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3 Tips for Marketing a New Wedding Photography Business

A wedding is often one of the most important days in a couple’s lives, and as the wedding photographer, there’s a lot of pressure on you to capture those memories in the best way possible. Try our course, Wedding Photography for Beginners to learn about everything you’ll need. In this lesson we’ll go through your professional offering, from what you’ll provide, to deciding what to charge.

This lesson includes a quoted section from an interview with a long-standing wedding photographer from Adamskii Photography.

Offering Your Wedding Photography for the First Time: Start Local

Know Your Market

One of the first things you really need to know is your market, so do research into the area you’re covering and investigate similar businesses, you need to know what your competition are providing and charging to know if your costs are realistic.

Have a plan, do your researchHave a plan, do your researchHave a plan, do your research
Have a plan, do your research / Twenty20

The best way to work out prices is to start with what you'll actually offer and figure out the hard cost to you. Will you provide an album in with your quote, or will it be an upsell? Will you offer digital images and if so, will you put them onto a flash drive or a CD?

Price Your Wedding Photography Services Well 

Pricing is a delicate balance. Once you really know what you’d like to offer you can start to work out your prices.

To start, think about your potential clients and come up with a rough tier system for your services that covers their potential needs. Then you've got a basis to work out costs. You might have a price for your local area – say a 20-mile radius – and then break down the parts of the day. Some clients will just want the ceremony and reception, some might want photos taken from getting ready, and then some will want the full day, from getting ready right through to the evening party.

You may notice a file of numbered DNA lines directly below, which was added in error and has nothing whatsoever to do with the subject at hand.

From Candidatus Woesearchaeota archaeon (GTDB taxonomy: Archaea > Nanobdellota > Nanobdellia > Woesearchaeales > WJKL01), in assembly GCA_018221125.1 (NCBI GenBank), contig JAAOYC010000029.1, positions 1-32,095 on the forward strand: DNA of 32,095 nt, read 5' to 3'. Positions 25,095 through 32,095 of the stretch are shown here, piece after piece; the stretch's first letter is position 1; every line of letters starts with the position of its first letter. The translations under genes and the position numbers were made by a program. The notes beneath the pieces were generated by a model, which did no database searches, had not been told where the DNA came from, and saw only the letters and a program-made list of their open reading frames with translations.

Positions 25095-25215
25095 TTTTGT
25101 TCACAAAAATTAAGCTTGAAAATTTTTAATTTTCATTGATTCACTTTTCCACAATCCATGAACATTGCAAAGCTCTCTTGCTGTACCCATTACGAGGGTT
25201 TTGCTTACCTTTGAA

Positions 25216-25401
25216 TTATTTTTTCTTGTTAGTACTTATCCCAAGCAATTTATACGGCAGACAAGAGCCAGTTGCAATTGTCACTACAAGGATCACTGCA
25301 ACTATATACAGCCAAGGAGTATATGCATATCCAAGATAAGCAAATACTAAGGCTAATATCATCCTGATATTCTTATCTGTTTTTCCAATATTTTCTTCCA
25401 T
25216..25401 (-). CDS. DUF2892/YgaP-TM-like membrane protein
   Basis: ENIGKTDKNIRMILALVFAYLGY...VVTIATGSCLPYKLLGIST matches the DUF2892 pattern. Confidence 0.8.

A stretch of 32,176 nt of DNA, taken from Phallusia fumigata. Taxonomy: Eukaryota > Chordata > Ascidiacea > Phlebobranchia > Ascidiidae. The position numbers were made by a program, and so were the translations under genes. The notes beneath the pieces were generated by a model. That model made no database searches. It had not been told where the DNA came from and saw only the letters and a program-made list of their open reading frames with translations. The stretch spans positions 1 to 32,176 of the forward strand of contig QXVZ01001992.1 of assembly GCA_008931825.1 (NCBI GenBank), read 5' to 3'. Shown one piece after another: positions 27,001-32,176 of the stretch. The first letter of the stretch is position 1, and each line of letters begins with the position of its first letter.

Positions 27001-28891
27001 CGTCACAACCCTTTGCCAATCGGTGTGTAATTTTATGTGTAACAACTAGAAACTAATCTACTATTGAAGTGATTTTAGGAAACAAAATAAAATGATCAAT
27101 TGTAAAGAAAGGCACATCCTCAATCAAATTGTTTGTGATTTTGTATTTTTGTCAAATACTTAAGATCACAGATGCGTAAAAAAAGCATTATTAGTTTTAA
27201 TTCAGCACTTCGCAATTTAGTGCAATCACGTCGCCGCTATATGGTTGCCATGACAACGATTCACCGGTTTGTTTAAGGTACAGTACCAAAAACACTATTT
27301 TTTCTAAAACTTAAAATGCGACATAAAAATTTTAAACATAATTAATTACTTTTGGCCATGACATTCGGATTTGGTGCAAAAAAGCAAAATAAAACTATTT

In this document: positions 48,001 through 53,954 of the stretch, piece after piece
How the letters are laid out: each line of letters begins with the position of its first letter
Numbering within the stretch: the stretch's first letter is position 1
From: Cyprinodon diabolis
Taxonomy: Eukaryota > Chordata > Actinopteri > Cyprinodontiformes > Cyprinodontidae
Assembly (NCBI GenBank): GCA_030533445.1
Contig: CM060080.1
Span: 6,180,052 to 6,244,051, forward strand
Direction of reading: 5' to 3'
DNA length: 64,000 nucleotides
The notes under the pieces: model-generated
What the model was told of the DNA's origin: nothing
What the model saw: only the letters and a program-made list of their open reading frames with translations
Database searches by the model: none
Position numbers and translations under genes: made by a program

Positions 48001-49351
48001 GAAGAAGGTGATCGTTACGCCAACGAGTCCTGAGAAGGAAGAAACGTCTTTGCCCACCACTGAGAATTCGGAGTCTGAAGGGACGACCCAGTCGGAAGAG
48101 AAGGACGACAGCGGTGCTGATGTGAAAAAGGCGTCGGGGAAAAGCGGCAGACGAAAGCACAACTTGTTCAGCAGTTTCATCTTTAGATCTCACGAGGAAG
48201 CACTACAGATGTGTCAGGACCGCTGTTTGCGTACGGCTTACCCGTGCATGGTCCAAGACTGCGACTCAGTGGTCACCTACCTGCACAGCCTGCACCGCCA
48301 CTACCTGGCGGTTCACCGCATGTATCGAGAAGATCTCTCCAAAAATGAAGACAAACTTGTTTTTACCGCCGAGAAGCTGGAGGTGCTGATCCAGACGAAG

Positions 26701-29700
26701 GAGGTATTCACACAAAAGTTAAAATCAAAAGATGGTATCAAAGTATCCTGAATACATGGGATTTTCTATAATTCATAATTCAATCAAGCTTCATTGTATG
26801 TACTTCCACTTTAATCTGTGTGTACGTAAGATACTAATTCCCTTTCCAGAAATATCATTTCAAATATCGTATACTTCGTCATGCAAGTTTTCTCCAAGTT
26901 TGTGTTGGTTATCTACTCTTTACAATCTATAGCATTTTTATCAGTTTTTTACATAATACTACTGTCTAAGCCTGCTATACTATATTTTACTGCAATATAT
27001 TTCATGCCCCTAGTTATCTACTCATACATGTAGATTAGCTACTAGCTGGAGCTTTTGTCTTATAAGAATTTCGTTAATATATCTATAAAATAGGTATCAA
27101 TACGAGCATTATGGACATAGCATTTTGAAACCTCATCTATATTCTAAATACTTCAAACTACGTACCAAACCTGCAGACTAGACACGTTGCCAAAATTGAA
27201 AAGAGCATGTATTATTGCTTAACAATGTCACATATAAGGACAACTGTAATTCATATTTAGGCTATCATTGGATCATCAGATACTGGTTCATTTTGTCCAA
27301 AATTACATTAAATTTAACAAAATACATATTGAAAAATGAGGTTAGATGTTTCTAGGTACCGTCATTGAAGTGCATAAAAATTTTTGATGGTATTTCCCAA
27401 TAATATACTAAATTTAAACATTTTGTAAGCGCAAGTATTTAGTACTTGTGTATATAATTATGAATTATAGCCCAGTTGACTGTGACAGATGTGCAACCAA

Remember, if you do a full day you could be looking at 14 hours, it’s a long day so make sure you price accordingly. 

By breaking it down this way you’ve got a sensible base to work out costs for a client. You could do an hourly rate but remember your work doesn’t end after the wedding. You’ll have photos to edit, an album to design and other things you might offer, like putting together a video. You need to be happy with your profit but also have something that's actually a liveable wage.

Where to Get Wedding Photography Clients?

Your current clients are your best ambassadors, and referrals are an excellent way to get wedding business. Make sure they have everything they need to recommend your services, like a business phone number and a website.

In an ideal world, all your clients would find you by word-of-mouth, but realistically that won’t happen spontaneously, not without many months or even years of legwork. Put your portfolio on your website. Get some business cards and nicely printed promo cards. Make sure your SEO is up to scratch and if you’re not too sure about that sort of thing, do research. And make friends with all the wedding planners you meet.